2022: The Post-Covid Year of Disruption

By Moe Agostino

Although there is a growing list of factors that will disrupt the hog industry, careful planning and risk management can limit the severity of impact on your operations.

Inflation risks are rising, with CPI YOY change moving higher

The US pork industry is still feeling the impact of Covid-19 - from higher feed and fuel costs to a lack of available labor thanks to increasingly threatening macroeconomic and demographic trends.

Structural drivers, such as labor shortages and inflation, will continue to keep the 2022 pork outlook interesting.

Overall, the predicted inflation in 2022 will make profitable operation more challenging for producers and consumers, which could ultimately impact demand for pork.

Regulatory constraints will also raise costs in the year ahead - not only in California with Proposition 12, but with line speeds, immigration, and water use.

However, the big hot topic and top of mind for pork producers, is biosecurity.

Not only the efforts to continue to keep African Swine Fever out of the US, but also to address many of the herd health challenges that many farmers experienced in some key hot regions this past year.

The 1-4-4 strain lingered into the warm, dry summer months of 2021 when virus infection rates typically decrease. It can take as much as 300 days, and 50-60 days longer to remove it out of a herd.

In Q1 of 2022, keeping PRRS 1-7-4, 1-8-4, and 1-4-4 at bay has been an extreme challenge and, in some regions, the number of cases has been both devasting and overwhelming.

To better resolve the issue, producers need to explore every tool in their kit to limit exposure or consider diversifying their risk.

According to Dr. Paul Sundberg DVM, Executive Director Swine Heath Information Centre in Ames, Iowa, “Overall, the winter of 2021 to 2022, looks a lot like the winter of 2020 to 2021, but we have regional outbreaks that are going on this spring.

“Those outbreaks make it look like cumulatively, we may be over what we were last year as far as PRRS outbreaks go.”

Sundberg added that PRRS is unique and easily spreads by aerosol.

On a finishing floor, the PRRS outbreak is a cloud of virus, and is a risk to any breeding herd in the area due to the way finishing sites are built.

States like Nebraska, Missouri, Indiana, and Illinois are all having more outbreaks than usual with the 1-7-4 variant.

Iowa and Minnesota, however, are having issues with the 1-4-4 variant, with many reports of total depopulations and the restocking of breeding herds.

The 1-4-4 strain of PRRS has also hit Nebraska.

Nebraska Extension educator Benny Mote opined that “we have underestimated the spread of small viruses via wind. The winds that tore through the region on December 15 last year, brought more than bad weather - PRRS infections seemed to appear in pockets following the storm.”

PRRS itself does not cause death. It is usually another issue coupled with the disease that kills, such as pneumonia. However, the virus is showing up in new places and appears to travel quickly.

The best way to treat the viruses, is to implement a biosecurity plan to prevent it from entering your herd.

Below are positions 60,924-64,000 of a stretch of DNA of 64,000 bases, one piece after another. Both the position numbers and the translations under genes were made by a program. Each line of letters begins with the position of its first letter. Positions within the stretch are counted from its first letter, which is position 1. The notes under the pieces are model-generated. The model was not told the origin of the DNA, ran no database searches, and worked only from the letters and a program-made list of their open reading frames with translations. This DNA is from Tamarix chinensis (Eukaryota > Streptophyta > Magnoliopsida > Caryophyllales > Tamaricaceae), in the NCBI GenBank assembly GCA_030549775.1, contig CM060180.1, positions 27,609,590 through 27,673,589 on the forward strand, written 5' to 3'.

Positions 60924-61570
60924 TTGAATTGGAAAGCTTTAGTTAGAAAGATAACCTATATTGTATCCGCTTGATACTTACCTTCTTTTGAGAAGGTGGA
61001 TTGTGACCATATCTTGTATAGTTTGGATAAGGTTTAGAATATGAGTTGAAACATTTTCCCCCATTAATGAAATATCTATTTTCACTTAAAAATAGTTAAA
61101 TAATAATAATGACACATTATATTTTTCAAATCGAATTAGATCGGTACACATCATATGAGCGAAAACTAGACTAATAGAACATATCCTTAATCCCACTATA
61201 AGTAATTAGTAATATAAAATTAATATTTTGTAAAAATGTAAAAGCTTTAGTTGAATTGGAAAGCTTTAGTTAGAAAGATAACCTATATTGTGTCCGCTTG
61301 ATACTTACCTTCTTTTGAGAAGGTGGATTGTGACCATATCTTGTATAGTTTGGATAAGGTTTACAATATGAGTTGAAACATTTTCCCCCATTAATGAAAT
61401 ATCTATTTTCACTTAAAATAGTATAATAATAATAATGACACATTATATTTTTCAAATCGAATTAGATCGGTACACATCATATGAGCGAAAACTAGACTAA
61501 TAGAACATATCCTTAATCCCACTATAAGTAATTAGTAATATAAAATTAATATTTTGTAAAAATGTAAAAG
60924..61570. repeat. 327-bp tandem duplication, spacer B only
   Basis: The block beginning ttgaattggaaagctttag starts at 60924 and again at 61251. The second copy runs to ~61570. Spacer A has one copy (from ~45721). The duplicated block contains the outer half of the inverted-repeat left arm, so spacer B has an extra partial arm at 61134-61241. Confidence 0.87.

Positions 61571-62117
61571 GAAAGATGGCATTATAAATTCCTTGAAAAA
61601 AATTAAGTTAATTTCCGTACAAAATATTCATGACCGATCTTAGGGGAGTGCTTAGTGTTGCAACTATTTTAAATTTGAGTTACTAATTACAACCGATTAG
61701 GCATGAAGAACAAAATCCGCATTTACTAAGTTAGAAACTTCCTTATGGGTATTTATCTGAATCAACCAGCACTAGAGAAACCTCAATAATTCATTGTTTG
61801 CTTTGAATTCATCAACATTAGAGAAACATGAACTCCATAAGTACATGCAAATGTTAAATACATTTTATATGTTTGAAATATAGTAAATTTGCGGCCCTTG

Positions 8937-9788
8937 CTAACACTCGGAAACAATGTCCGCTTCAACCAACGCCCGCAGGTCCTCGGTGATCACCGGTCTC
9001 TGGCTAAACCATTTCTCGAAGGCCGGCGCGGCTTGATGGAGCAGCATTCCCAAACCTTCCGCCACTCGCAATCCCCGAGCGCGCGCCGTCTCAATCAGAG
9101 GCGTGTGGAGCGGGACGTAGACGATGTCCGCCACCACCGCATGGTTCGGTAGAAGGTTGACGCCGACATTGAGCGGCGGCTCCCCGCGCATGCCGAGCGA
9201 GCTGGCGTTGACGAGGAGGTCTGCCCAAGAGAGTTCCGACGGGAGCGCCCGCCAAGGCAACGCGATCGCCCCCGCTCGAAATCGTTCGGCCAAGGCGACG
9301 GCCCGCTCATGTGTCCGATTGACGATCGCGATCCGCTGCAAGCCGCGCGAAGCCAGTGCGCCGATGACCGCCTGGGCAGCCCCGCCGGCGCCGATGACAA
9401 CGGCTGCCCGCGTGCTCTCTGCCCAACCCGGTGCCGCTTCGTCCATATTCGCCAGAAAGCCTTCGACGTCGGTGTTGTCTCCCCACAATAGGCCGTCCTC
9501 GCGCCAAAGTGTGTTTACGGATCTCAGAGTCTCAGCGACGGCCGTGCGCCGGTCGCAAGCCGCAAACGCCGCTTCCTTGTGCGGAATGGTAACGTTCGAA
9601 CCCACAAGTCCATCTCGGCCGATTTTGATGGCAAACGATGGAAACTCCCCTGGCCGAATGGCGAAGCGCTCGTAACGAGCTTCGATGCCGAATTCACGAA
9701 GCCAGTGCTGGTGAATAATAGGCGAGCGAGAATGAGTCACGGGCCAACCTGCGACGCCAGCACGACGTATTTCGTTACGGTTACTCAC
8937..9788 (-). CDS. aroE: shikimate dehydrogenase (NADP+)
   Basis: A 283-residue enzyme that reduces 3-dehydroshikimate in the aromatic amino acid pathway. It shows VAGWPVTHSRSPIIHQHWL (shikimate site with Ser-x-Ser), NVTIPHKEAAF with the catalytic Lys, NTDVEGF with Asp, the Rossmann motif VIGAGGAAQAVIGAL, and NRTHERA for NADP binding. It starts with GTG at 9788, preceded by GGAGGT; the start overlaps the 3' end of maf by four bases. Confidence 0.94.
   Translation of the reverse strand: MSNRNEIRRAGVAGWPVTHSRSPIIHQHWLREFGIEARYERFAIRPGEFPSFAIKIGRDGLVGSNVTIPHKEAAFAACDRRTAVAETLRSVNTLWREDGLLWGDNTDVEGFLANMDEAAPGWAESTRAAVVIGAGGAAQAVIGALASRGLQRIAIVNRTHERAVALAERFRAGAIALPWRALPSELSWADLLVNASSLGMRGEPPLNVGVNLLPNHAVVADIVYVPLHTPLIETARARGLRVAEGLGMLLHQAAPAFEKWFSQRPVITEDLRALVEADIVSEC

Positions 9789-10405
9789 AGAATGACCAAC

The USDA forecast that the US hog breeding herd was down 6.9%. But, according to death losses of as much as 40 to 50%, the USDA may be under-reporting the losses in supplies from diseases, which means we could see more H & P surprises and much higher than expected prices.

Herd health challenges and the threat of ASF are likely to drive accelerated investment in infrastructure and changes in management. But we still need labor, which will still be a limiting factor. It will add more cost and ultimately impact the global competitiveness of US pork.

The upside of rising costs and labor constraints, however, is a general reluctance by producers to rapidly expand production, which should extend this period of profitability for the industry into 2023.

Higher hog prices have helped offset the rise in costs, and are expected to remain quite elevated in 2022 relative to historical levels.

Unfortunately, higher feed costs are here to stay.

The world may experience a short crop for multiple years - unlike in 2012 that lasted just one year - due to the 89-year drought cycle, that includes a six-year cycle of drought that began in 2020 the year of the pandemic, and is expected to end or peak in 2025.

The pandemic, global supply chain disruptions, and now the war in Ukraine are just adding more fuel to the fire to global economics, and to the pig production industry.

Maurizio "Moe" Agostino
Moe is chief commodity strategist with Farms.com Risk Management. He has over 42 years of experience in commodity risk management, the last 20 years with Farms.com Risk Management. Moe the “Marketing Man” is an expert in forecasting grains, basis, livestock, feed, futures/options, energy/ diesel, fertilizer/input purchases and both technical and fundamental analysis with a global and local market perspective.

Farms.com Risk Management Inc. is an agricultural commodity marketing and price risk management provider for North American farmers, producers and agribusiness. The goal for the Farms.com Risk Management team is to maximize producer profitability while reducing risk by providing in sight with a daily Commodity Report and a marketing app for smart phones 24/7. Visit RiskManagement.Farms.com for more information.